Early this year in February when Nitin Gadkari, the road, transport and highways minister, inaugurated Electric Vehicle (EV) charging station at Niti Aayog building in the capital, he emphasized on the burden of crude oil bill on India's exchequer.
"We spend seven lakh crore rupees on importing crude oil in India, which is a big trouble for India's economy...," Gadkari had said. Since then the burden of crude oil bill has increased steadily and the falling value of rupee has worsened the situation even more.
As Niti Aayog convenes global mobility summit this weekend, India's automobile industry and pollution experts await a clearer policy and roadmap for electric vehicles. Several companies have electric vehicles ready in their international portfolio but haven't launched them in the Indian market.
Today as our cities choke, especially in winters when pollution levels rise critically, a push for electric vehicle mobility is urgently needed. The transport sector is the third biggest polluter after power and industry but the physical proximity of vehicles to humans, particularly children creates a dangerous scenario.
"Vehicles are very close to us when we walk on the road and so the harm caused by them is far more. For example, if you are in Delhi, the Badarpur power plant is not as close to your nose as any other vehicle would be. Therefore, the toxic exposure is very high," says Anumita Roy Chaudhary, of Centre for Science and Environment, advocating the electric mobility with a robust public transport system.
The worldwide scenario puts India under pressure as we lag behind in electric mobility. From a few thousand cars on road in 2010, globally the number rose to more than four million electric vehicles in last year. Half of the sale of electric vehicles was in China followed by Europe and the US.
Experts advocate that in India a strong policy will set the momentum in the right direction. It includes the supply of top quality electric vehicles and enough incentives for the users. Manufacturers too need incentives. Some states like Maharashtra and Karnataka have shown inclination in this direction. Maharashtra has announced 15% upfront subsidy for the first 100,000 electric vehicles registered and Karnataka is planning to invest more than Rs 30,000 crores to set up EV manufacturing units.
"Of course subsidies and fiscal incentives could provide an initial spurt but non-fiscal incentives will be equally important," says Aarti Khosla, Director of Climate Trends. "Waiving off parking fees, giving preference in public parking, offering innovative models for shared mobility fleets will be the kind of encouragement that EV owners need," Khosla adds.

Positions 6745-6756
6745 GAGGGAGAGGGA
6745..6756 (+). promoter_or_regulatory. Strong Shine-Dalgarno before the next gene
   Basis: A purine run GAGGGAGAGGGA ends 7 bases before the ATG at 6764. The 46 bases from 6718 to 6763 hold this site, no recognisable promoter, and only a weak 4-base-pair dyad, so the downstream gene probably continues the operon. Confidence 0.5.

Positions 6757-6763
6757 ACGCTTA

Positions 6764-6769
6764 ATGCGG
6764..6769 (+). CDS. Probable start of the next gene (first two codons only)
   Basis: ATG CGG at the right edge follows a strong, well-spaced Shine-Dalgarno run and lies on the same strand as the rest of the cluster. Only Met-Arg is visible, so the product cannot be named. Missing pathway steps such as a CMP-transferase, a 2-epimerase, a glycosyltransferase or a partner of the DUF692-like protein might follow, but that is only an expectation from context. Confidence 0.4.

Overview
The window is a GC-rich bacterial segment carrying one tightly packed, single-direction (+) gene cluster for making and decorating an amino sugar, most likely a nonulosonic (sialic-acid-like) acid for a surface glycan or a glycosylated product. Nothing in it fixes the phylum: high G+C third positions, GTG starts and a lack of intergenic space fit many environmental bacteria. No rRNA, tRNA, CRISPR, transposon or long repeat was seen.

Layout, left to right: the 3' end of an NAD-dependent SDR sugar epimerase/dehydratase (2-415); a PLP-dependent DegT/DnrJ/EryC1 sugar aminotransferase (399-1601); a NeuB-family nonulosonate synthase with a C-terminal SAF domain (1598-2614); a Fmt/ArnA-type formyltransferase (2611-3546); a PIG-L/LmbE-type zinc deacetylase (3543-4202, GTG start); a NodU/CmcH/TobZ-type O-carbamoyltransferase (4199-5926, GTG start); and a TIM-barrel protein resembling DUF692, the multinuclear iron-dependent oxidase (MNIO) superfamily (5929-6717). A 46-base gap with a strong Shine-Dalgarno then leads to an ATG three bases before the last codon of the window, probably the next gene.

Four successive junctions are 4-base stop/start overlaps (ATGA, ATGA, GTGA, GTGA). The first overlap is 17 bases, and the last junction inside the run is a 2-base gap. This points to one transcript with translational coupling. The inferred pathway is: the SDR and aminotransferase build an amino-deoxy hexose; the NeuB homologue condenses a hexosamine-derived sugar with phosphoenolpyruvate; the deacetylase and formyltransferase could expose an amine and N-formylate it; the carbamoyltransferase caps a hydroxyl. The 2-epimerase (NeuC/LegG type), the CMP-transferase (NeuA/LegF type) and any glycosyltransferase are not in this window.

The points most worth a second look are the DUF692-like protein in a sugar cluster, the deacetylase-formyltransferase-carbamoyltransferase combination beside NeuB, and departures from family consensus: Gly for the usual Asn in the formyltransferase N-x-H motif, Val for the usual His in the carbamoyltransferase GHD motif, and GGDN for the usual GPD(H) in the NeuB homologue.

India has got 14 out of 20 top polluted cities in the world. According to a report by The Lancet Commission on Pollution and Health, India topped global pollution deaths in 2015 when 2.5 million, out of nine million deaths worldwide, died prematurely.
The increasing number of vehicles that run on fossil fuel adds to this concern as the country is the fourth largest market of the automobile in the world. When it comes to two wheelers India tops the list. According to the Society of Indian Auto Manufacturers (SIAM), around two crores (20 million) two wheelers were sold in India in 2017 and it makes nearly 80% of all vehicles sold in the country.
While manufacturers now begin to focus on electric two wheelers and three wheelers, the biggest issues remain the cost and battery recharging. Battery and its range which when combined with lack of charging station discourages people from buying e-vehicles. So getting our act right involves government working on R&D as well. As no consumer would like to stand in long queues for battery recharge, a sound charging infrastructure is urgently needed. It can take a few years’ time to get set up at full scale.
"Different kinds of charging facilities are required. While two-wheelers will need simple charging points, the three-wheelers and cars may be provided charging as well as battery swapping facility," says Ashok Jhunjhunwala, professor of electrical engineering at IIT Chennai.
And how people will be drawn to buy the electric vehicles? This remains a challenge though not an impossible task. This revolution will come by efforts at several levels, say experts. However, manufacturers feel once the vehicles start running on the road and people notice them, the sales will increase sharply.
"One million is the number we are aiming for. You touch that number and people will start buying EVs automatically. We won't require any subsidy support then," said Naveen Munjal, Managing Director of Hero Electric in a roundtable organized in Delhi to discuss policy, industry experience and challenges on the issue.
And this won't be just about the sale of electric vehicles and cleaner transport. It is also about jobs and growth in manufacturing. As China already accounting for more than one-third of global production, India will have to brace for the competition.
"We just need to get our act right... To save jobs, enhance jobs and enhance GDP. If we do not take such steps, China will start exporting because they are going at a very fast pace. If we don't wake up our two-wheeler, three wheeler and every automobile industry will be captured by them," says Prof Jhunjhunwala.